Elizabeth Warren is one of our country's leading hot rods for political polarization. Like another one of those figures, her name has been batted around for a potential presidential run in 2020. Her rise to stardom certainly would warrant a run against her biggest political adversary, Donald Trump.

On Saturday, Senator Warren ended all suspense regarding her future. She spoke to CNN's Jim Acosta about whether or not she plans on taking on President Trump in the 2020 presidential election.

Warren out of the 2020 race

"I am not running for president in 2020."

With that sentence, Senator Warren removed any speculation -- for now, anyway.

Her statement was certainly definitive and declarative. She didn't delve much deeper into her thinking on the subject. That's a direct result of a fight Senator Warren is in right now -- the fight to save her seat in the Senate. She's up for reelection in 2018 and might have a battle on her hands, considering the rhetoric the president directs towards her.

Senator Warren has become a favorite target of President Trump. He often refers to her as "Pocahontas," which could be considered a slur, as Senator Warren claims Native American heritage. She's often asked to verify that claim, which she refuses to validate. Just last Saturday, President Trump derided her once more and claimed she would run a boring campaign, if she chose to run.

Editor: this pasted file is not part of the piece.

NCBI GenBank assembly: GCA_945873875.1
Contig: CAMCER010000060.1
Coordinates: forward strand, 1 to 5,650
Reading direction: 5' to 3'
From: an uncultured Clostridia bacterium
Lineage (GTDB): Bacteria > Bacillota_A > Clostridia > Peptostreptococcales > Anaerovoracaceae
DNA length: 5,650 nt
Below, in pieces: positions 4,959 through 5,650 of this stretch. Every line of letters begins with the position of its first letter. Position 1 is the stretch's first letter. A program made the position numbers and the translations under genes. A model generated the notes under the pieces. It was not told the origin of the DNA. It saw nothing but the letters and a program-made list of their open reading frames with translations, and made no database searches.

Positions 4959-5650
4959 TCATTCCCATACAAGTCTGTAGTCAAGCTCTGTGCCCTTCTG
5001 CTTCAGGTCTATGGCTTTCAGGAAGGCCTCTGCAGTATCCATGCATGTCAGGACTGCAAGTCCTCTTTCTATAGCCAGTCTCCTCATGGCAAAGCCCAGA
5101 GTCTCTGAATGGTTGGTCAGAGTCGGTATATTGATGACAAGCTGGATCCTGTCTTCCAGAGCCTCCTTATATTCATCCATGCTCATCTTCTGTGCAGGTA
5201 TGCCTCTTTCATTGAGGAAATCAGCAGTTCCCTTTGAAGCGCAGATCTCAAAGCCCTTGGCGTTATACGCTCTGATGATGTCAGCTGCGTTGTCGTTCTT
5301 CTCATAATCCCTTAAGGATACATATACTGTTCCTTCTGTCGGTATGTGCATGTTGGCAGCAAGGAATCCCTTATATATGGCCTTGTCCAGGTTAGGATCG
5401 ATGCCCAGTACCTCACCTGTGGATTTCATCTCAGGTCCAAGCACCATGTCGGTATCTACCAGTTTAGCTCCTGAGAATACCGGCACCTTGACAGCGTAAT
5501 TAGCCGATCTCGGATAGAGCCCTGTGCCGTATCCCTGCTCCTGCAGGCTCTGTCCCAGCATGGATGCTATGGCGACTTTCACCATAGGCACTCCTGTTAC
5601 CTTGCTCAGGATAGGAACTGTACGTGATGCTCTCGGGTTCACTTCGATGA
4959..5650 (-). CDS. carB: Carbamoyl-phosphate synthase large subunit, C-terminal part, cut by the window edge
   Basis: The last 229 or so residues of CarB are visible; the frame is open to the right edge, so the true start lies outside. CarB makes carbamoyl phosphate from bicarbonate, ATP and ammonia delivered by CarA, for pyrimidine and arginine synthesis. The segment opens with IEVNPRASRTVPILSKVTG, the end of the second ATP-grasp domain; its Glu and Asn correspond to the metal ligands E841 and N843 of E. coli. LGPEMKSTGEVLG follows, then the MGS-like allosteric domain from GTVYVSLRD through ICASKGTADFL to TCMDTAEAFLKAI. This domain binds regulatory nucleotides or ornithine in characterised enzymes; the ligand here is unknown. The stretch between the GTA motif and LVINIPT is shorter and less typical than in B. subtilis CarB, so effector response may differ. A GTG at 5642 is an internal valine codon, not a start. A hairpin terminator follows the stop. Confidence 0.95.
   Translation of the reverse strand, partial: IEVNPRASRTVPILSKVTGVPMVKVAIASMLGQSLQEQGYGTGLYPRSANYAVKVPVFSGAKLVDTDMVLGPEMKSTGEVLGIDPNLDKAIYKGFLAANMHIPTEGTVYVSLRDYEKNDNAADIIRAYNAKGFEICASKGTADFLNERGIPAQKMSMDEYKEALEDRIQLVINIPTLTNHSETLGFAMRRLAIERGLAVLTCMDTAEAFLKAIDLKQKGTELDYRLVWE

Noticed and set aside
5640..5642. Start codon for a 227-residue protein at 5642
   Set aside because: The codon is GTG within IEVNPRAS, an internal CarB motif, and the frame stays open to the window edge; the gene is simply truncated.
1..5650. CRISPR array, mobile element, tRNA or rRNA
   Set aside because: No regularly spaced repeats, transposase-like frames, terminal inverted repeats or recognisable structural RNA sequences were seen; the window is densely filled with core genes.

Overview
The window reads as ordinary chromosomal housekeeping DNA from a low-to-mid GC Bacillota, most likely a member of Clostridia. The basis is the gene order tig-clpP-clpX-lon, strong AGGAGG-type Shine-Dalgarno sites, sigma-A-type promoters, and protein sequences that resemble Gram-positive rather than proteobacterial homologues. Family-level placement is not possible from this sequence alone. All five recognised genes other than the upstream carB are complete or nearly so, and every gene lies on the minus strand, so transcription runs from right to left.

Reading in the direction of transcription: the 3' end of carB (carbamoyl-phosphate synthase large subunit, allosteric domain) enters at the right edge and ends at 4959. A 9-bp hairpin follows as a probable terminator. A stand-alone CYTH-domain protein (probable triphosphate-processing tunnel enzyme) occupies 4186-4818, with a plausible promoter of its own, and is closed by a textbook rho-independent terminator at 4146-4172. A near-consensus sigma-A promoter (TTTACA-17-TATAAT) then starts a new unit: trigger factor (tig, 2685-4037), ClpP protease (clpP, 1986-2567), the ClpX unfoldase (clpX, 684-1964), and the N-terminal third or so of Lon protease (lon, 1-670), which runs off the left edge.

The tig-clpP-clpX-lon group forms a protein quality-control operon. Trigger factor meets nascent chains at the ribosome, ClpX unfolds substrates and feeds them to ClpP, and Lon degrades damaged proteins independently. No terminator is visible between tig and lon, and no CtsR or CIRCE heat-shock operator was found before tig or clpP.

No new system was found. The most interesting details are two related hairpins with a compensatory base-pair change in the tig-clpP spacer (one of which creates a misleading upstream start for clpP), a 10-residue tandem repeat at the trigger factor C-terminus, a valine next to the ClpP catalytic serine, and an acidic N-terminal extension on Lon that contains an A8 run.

Now she's choosing not to, which will likely do little to hinder those calling for her leadership in two years.

Who's in for 2020?

With 2018 midterm elections around the corner, nobody is really focused on 2020, yet. Well, nobody besides incumbent President Trump, of course. During a recent rally, he unveiled his slogan for the next race: "Keep America Great." It's a slight moderation off the slogan that took off for the 2016 presidential election: "Make America Great Again." The implication of the slogan is obtuse -- Trump's turned around the country in just 14 months.

There are a few people who have actually filed paperwork in support of a 2020 presidential run. Retired engineer Jack Fellure (who has run almost every year in the past three decades) is challenging President Trump in the Republican race. Maryland Representative John Delaney, a Democrat, has also declared his intention to run. The bigger names will wait until after the 2018 midterm elections to declare their intentions, though.

Just don't hold your breath for Elizabeth Warren to count herself among the contenders.